Since its accidental introduction into the United States from South America in the 1930s, the red imported fire ant, Solenopsis invicta, has spread throughout the southern United States, decimating small-animal populations, damaging crops and other plants, and inflicting painful and sometimes lethal venomous stings on humans and livestock. Scientists are constantly looking for effective methods to control this pest.
Robert Vander Meer, research leader in the Imported Fire Ant and Household Insects Unit at the Agricultural Research Service’s Center for Medical, Agricultural, and Veterinary Entomology in Gainesville, Florida, partnered with other researchers to determine whether toxic alkaloids from the brilliantly colored skin of poison frogs would deter fire ants.
Toxic alkaloids—naturally occurring compounds—on the skin of these frogs were discovered in the early 1960s in Central and South America. However, Amerindian tribes had discovered the effects of the alkaloids long before then, when they learned how to secure alkaloid secretions from the skin of poison frogs of one genus to make poison darts for hunting. Poison frogs do not naturally produce the alkaloids, but instead sequester them by ingesting millipedes, ants, mites, and other arthropods that do produce the alkaloids.
Vander Meer’s collaborators include engineer Cliff Hoffman at ARS’s Southern Plains Agricultural Research Center in College Station, Texas; chemical ecologist Paul Weldon at the Smithsonian Conservation Biology Institute at the National Zoological Park in Front Royal, Virginia; and chemist Thomas F. Spande at the National Institutes of Health (NIH) in Bethesda, Maryland.
“After finding that the frogs had unique alkaloids, NIH scientist John Daly, now deceased, began exploring possible medical applications of the compounds,” Vander Meer says. “Over the years, scientists have identified and isolated about 900 alkaloids from the skin of poison frogs.”
Traditionally, the frogs’ coloration and alkaloids were thought to be used as protection against mammals and birds, not as defenses against arthropods like ants, he says. However, these frogs could be fair game for many aggressive, predacious ant species in Central and South America, such as fire ants.
Vander Meer and his team developed a way to measure the toxicity of 20 poison-frog alkaloids, most of which were purified from frog-skin extracts that Daly had collected and prepared. Not all of the alkaloids deterred fire ants at concentrations that would be found in nature, but some were highly effective.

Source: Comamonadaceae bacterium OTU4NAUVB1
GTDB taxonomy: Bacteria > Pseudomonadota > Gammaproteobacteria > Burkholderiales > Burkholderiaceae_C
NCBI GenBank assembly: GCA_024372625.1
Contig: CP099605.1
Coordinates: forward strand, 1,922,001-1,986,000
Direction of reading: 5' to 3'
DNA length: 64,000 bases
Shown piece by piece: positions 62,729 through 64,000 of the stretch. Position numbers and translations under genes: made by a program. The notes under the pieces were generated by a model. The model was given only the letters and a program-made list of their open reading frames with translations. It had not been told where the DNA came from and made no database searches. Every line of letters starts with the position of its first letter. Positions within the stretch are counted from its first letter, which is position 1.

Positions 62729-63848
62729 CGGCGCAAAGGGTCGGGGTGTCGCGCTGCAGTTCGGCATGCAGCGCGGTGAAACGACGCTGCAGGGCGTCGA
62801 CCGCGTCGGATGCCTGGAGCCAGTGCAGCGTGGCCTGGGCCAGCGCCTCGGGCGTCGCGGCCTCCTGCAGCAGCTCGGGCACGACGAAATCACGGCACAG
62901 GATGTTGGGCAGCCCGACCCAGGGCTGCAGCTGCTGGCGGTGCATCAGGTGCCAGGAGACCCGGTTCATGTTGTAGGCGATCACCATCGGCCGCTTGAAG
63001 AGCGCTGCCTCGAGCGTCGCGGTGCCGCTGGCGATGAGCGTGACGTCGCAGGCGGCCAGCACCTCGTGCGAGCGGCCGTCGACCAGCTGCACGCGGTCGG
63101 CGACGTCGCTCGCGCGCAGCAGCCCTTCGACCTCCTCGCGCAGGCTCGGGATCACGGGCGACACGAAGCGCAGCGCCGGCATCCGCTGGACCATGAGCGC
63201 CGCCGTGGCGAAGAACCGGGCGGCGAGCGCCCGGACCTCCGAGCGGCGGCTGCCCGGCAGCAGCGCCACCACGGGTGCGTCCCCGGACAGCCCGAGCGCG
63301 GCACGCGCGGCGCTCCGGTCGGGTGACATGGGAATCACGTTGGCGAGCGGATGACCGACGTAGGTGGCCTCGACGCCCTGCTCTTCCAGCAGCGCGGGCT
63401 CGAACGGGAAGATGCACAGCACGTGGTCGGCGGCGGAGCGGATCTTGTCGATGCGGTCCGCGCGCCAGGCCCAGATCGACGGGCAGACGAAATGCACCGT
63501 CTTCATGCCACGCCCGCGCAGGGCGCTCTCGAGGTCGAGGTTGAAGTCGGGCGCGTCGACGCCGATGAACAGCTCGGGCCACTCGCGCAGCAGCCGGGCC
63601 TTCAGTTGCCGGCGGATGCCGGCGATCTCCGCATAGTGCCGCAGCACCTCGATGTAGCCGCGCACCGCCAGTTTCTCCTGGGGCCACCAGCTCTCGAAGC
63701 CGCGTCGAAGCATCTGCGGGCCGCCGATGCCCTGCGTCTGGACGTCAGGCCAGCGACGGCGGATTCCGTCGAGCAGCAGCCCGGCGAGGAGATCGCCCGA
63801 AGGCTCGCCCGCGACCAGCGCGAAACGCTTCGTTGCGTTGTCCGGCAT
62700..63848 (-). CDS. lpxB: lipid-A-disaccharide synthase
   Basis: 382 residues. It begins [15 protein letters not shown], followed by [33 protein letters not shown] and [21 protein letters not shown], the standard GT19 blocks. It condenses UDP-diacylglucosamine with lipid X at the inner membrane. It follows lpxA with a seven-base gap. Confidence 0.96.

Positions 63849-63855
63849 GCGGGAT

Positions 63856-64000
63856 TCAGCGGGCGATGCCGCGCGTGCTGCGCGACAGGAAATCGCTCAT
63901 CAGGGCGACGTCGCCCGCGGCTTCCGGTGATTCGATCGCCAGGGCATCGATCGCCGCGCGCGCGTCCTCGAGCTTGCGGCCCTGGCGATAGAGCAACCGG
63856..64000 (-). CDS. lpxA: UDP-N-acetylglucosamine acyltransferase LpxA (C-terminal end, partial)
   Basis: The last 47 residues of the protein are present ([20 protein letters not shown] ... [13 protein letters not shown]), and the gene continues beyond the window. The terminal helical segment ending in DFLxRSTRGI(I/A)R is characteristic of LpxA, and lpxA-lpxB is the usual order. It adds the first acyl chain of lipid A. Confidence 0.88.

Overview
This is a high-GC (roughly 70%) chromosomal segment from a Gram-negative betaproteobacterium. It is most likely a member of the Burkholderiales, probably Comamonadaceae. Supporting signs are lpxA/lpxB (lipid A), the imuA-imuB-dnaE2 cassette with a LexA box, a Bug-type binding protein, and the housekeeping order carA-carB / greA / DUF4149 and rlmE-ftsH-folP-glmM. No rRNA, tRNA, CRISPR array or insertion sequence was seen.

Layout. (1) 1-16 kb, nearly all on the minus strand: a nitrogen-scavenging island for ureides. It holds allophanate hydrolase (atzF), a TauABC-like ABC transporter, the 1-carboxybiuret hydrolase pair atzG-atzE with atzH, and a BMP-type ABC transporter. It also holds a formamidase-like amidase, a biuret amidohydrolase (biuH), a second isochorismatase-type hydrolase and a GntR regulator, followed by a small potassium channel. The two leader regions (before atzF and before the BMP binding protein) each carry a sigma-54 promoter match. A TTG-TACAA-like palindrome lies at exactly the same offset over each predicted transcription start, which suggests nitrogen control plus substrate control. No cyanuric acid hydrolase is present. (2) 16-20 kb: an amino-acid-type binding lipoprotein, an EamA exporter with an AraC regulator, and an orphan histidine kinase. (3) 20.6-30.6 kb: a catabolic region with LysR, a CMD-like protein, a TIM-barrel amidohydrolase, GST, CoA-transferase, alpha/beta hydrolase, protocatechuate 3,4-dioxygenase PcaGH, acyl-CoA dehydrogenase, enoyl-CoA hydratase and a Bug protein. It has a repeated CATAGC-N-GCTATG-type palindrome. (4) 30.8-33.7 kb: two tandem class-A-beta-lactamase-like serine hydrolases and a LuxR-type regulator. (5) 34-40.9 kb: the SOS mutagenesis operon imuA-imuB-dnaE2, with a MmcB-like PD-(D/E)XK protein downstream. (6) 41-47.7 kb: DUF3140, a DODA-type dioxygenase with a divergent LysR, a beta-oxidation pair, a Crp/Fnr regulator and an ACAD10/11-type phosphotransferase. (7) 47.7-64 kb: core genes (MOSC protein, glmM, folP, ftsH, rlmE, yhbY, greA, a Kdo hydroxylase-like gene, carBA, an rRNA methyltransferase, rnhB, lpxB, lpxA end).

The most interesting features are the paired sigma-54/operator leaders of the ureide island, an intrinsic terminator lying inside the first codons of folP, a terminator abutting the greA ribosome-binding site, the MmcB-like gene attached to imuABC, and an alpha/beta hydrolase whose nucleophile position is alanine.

In Central America, the tropical fire ant, S. geminata, occupies the same territory as the poison dart frog, Oophaga pumilio, Vander Meer says. The major alkaloid produced by S. geminata is found on the skin of O. pumilio, showing that this frog eats S. geminata ants. However, the bioassay showed that this alkaloid was not very effective against S. invicta.
“Interestingly, this same frog has a varied diet of ants and mites,” he says. “Mite-derived alkaloids have also been reported on O. pumilio’s skin, and these compounds were found to be highly effective at incapacitating S. invicta.”
The varied frog diet appears to protect the frogs from ant predation, he adds. This supports the observation that poison frogs are not attacked by predatory ants in their natural habitat, but if the frogs are raised on a diet that does not contain alkaloids, they are readily attacked when exposed to ants.
“Once the frogs get these alkaloids into their systems, they may modify some of the compounds,” Vander Meer says. “Without those starting materials from the arthropods, they cannot produce the alkaloids.”
This study, which was published in Naturwissenschaften in January 2013, broadens the use of these alkaloids by poison frogs to include protection against ant predation.
In earlier work, published in Proceedings of the National Academy of Sciences, Weldon collaborated with scientists at ARS and NIH to test poison-frog alkaloids against the yellowfever mosquito. They found pumiliotoxin 251D to be the most potent of the ones tested. When mosquitoes landed on surfaces treated with this alkaloid, they were unable to fly, and they died. After testing chemical structures related to 251D, the researchers determined that the natural 251D structure was 10 times more potent than the others.
The discovery that pumiliotoxin 251D and other poison-frog alkaloids act on contact with arthropods (fire ants and mosquitoes) was significant, Weldon says. “Previous studies with pumiliotoxin 251D focused on injecting it into test insects—tobacco hornworms. By injecting it, they missed the most remarkable property of this compound—its ability to act as a contact toxin, penetrating the surface of the insect.”
“Disease transmission by mosquitoes is on the rise worldwide and is an extremely important problem” Vander Meer says. “Derivatives of these frog alkaloids may be useful in the future because when they are applied to surfaces, mosquitoes that land there die—preventing them from biting and transmitting disease.”
The main concern is the high toxicity of pumiliotoxin 251D. However, other alkaloids identified from frogs or derivatives of the alkaloids may have greater mosquito toxicity and less mammalian toxicity, scientists suggest. Further research is needed to find compounds that maintain the desirable effects of the alkaloids while reducing their toxicity.—By Sandra Avant, Agricultural Research Service Information Staff.
This research is part of Veterinary, Medical, and Urban Entomology, an ARS national program (#104) described at www.nps.ars.usda.gov.
"Fire Ants Are No Match for Poison Frogs" was published in the November/December 2014 issue of Agricultural Research magazine.